The fact that hybridizing ordinary modal logic actually does give more expressive power can, for example, be seen by considering the formula \(\mathtt{{\downarrow} c\Box \neg c}\). It is straightforward to check that this formula is valid in a frame if and only if the frame is irreflexive. Thus, irreflexivity can be expressed by a hybrid-logical formula, but it is well known that it cannot be expressed by any formula of ordinary modal logic. Irreflexivity can actually be expressed just by adding nominals to ordinary modal logic, namely by the formula \(\mathtt{c\rightarrow \Box \neg c}\). Other examples of properties expressible in hybrid logic, but not in ordinary modal logic, are asymmetry (expressed by \(\mathtt{c \rightarrow \Box \neg \Diamond c }\)), antisymmetry (expressed by \(\mathtt{c\rightarrow \Box(\Diamond c \rightarrow c)}\)), and universality (expressed by \(\mathtt{\Diamond c}\)).

See the handbook chapter Areces and ten Cate (2006) for a detailed account of the syntax and semantics of hybrid logic, as well as many other basic definitions. The syntax and semantics above can be extended in a number of ways, in particular, first-order quantification can be added (of course, an equivalent way to obtain first-order hybrid logic is by adding hybrid-logical machinery to first-order modal logic). See Braüner (2014) for an overview of first-order hybrid logic, see Chapter 6 of Braüner (2011a) for a more detailed account, and see Chapter 7 of Braüner (2011a) for an account of intensional first-order hybrid logic.

## 3. Translations

Hybrid logic can be translated into first-order logic with equality, and (a fragment of) first-order logic with equality can be translated back into (a fragment of) hybrid logic. The first-order language under consideration has a 1-place predicate symbol \(\mathtt{p^*}\) corresponding to each ordinary propositional symbol \(\mathtt{p}\) of modal logic, a 2-place predicate symbol \(\mathtt{R}\), and a 2-place predicate symbol \(\mathtt{=}\). Of course, the predicate symbol \(\mathtt{p^*}\) will be interpreted such that it relativises the interpretation of the corresponding modal propositional symbol \(\mathtt{p}\) to worlds, the predicate symbol \(\mathtt{R}\) will be interpreted using the accessibility relation, and the predicate symbol \(\mathtt{=}\) will be interpreted using the identity relation on worlds. We let \(\mathtt{a}, \mathtt{b}, \mathtt{c},\ldots\) range over first-order variables. The language does not have constant or function symbols. We shall identify first-order variables with nominals of hybrid logic.

We first translate hybrid logic into first-order logic with equality. Given two new first-order variables \(\mathtt{a}\) and \(\mathtt{b}\), the translations \(\mathrm{ST}_\mathtt{a}\) and \(\mathrm{ST}_\mathtt{b}\) are defined by mutual recursion. We just give the translation \(\mathrm{ST}_\mathtt{a}\).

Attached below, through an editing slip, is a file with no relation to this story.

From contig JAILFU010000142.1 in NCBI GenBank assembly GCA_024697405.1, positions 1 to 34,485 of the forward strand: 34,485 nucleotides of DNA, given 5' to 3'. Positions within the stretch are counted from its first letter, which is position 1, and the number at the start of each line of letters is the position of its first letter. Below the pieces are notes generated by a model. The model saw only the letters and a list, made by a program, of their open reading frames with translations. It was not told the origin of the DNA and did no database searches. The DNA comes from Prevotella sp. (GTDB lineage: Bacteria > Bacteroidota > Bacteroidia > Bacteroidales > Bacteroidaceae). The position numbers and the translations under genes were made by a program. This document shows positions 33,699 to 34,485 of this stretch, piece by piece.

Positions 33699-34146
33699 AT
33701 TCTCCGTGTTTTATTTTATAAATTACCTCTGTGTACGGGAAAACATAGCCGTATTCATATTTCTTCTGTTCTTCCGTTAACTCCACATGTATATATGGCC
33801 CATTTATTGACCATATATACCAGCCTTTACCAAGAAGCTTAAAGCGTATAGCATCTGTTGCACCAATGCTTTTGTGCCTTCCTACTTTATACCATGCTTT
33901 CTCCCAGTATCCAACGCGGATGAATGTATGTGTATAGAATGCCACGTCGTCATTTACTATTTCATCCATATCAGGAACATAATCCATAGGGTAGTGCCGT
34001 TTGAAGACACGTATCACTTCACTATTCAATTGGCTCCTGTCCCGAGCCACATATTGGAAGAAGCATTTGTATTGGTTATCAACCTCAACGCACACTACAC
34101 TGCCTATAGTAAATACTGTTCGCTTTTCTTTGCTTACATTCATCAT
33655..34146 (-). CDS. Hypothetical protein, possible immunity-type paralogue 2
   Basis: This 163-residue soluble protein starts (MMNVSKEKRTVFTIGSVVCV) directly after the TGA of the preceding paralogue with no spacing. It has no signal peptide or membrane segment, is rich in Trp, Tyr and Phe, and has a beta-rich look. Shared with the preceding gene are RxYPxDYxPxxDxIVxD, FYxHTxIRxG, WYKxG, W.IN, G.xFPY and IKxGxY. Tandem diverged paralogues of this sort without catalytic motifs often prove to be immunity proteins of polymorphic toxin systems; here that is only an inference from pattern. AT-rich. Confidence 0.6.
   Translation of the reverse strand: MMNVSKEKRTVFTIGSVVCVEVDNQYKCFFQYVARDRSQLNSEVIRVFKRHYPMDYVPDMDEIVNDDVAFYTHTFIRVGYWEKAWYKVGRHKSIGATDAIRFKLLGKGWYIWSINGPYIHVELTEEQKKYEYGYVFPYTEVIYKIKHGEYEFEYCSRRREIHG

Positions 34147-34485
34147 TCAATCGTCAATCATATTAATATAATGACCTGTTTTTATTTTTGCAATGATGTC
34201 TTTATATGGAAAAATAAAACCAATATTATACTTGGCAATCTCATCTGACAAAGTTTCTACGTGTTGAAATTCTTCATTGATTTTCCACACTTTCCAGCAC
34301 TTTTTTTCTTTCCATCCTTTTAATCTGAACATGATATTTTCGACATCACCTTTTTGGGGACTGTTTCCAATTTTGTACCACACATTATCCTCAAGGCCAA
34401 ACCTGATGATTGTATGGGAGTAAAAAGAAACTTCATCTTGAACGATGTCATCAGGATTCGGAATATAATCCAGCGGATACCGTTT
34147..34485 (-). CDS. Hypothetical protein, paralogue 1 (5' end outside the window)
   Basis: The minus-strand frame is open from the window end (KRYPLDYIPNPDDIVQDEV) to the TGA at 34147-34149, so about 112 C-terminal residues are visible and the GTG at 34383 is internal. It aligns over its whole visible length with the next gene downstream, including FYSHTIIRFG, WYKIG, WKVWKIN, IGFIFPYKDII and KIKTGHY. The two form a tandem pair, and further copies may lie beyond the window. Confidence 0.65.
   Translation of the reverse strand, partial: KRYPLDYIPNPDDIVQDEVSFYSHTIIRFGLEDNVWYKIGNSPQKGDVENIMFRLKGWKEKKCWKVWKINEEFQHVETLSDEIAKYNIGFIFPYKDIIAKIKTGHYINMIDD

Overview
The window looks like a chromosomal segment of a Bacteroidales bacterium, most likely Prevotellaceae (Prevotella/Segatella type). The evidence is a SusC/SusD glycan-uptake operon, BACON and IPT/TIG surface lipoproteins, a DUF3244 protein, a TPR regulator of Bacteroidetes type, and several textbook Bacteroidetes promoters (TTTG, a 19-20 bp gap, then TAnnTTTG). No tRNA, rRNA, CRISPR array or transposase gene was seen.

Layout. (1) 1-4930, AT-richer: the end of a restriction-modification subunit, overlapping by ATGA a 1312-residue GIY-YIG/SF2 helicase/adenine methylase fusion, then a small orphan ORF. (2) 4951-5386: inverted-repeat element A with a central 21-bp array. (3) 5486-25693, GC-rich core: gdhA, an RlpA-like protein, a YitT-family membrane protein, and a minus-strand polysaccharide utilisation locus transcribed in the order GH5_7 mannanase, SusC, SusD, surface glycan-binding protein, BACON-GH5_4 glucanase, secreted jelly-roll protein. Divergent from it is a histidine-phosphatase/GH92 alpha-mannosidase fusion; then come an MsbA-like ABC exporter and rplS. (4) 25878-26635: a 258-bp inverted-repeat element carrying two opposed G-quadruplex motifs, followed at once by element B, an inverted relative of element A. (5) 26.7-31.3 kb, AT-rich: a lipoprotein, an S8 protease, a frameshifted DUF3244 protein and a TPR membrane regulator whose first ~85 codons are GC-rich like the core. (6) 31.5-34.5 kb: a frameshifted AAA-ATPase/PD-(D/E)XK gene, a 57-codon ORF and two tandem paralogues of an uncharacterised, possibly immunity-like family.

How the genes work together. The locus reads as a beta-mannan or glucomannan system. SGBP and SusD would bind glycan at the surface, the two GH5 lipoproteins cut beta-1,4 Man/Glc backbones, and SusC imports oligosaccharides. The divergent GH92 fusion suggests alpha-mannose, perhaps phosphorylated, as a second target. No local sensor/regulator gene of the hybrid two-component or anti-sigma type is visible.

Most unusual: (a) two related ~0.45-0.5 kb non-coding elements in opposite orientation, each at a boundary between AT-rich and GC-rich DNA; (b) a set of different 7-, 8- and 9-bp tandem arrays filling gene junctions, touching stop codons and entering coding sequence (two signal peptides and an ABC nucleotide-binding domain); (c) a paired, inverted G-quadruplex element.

\[\begin{align*} \mathrm{ST}_\mathtt{a} (\mathtt{p}) &= \mathtt{p^*(a)} \\ \mathrm{ST}_\mathtt{a} (\mathtt{c}) &= \mathtt{a=c} \\ \mathrm{ST}_\mathtt{a} (\mathtt{\phi \wedge \psi}) &= \mathrm{ST}_\mathtt{a} (\mathtt{\phi}) \mathtt{\wedge} \mathrm{ST}_\mathtt{a} (\mathtt{\psi}) \\ \mathrm{ST}_\mathtt{a} (\mathtt{\neg \phi}) &= \mathtt{\neg} \mathrm{ST}_\mathtt{a}(\phi) \\ \mathrm{ST}_\mathtt{a} (\mathtt{\Box \phi}) &= \mathtt{\forall b(R(a, b) \rightarrow} \mathrm{ST}_\mathtt{b} (\mathtt{\phi})\mathtt{)} \\ \mathrm{ST}_\mathtt{a} (\mathtt{@_c \phi}) &= \mathrm{ST}_\mathtt{a} (\mathtt{\phi})[\mathtt{c}/\mathtt{a}] \\ \mathrm{ST}_\mathtt{a} (\mathtt{{\downarrow} c\phi}) &= \mathrm{ST}_\mathtt{a} (\mathtt{\phi})[\mathtt{a}/\mathtt{c}] \\ \mathrm{ST}_\mathtt{a} (\mathtt{\forall c\phi}) &= \mathtt{\forall c }\mathrm{ST}_\mathtt{a} (\mathtt{\phi}) \end{align*}\]
The definition of \(\mathrm{ST}_\mathtt{b}\) is obtained by exchanging
\(\mathtt{a}\) and \(\mathtt{b}\). The translation is an extension of
the well-known *standard translation* from modal logic into
first-order logic. As an example, we demonstrate step by step how the
hybrid-logical formula \(\mathtt{{\downarrow} c\Box \neg c}\) is
translated into a first-order formula:

The resulting first-order formula is equivalent to \(\mathtt{\neg R(a, a)}\) which shows that \(\mathtt{{\downarrow} c\Box \neg c}\) indeed does correspond to the accessibility relation being irreflexive, cf. above.

First-order logic with equality can be translated back into hybrid logic by the translation HT given below.

\[\begin{align*} \mathrm{HT}(\mathtt{p^*(a)}) &= \mathtt{@_a p} \\ \mathrm{HT}(\mathtt{R(a, c)}) &= \mathtt{@_a \Diamond c} \\ \mathrm{HT}(\mathtt{a=c}) &= \mathtt{@_a c} \\ \mathrm{HT}(\mathtt{\phi \wedge \psi}) &= \mathrm{HT}(\mathtt{\phi}) \mathtt{\wedge} \mathrm{HT}(\mathtt{\psi}) \\ \mathrm{HT}(\mathtt{\neg \phi}) &= \mathtt{\neg} \mathrm{HT}(\mathtt{\phi}) \\ \mathrm{HT}(\mathtt{\forall a\phi}) &= \mathtt{\forall a} \mathrm{HT}(\mathtt{\phi}) \end{align*}\]Note that the hybrid-logical binder \(\mathtt{\forall}\) is needed. The history of the above mentioned observations goes back to the work of Arthur N. Prior, we shall return to that later.

Similarly, what is called the *bounded fragment* of first-order
logic can be translated into the hybrid logic but here only the binder
\(\mathtt{\downarrow}\) is needed, as pointed out in the paper Areces,
Blackburn, and Marx (2001). The bounded fragment is the fragment of
first-order logic with the property that quantifiers only occur as in
the formula \(\mathtt{\forall c(R(a, c) \rightarrow \phi)}\), where it
is required that the variables \(\mathtt{a}\) and \(\mathtt{c}\) are
different. A translation from the bounded fragment to the hybrid logic
without the \(\mathtt{\forall}\) binder can be obtained by replacing
the last clause in the translation HT above by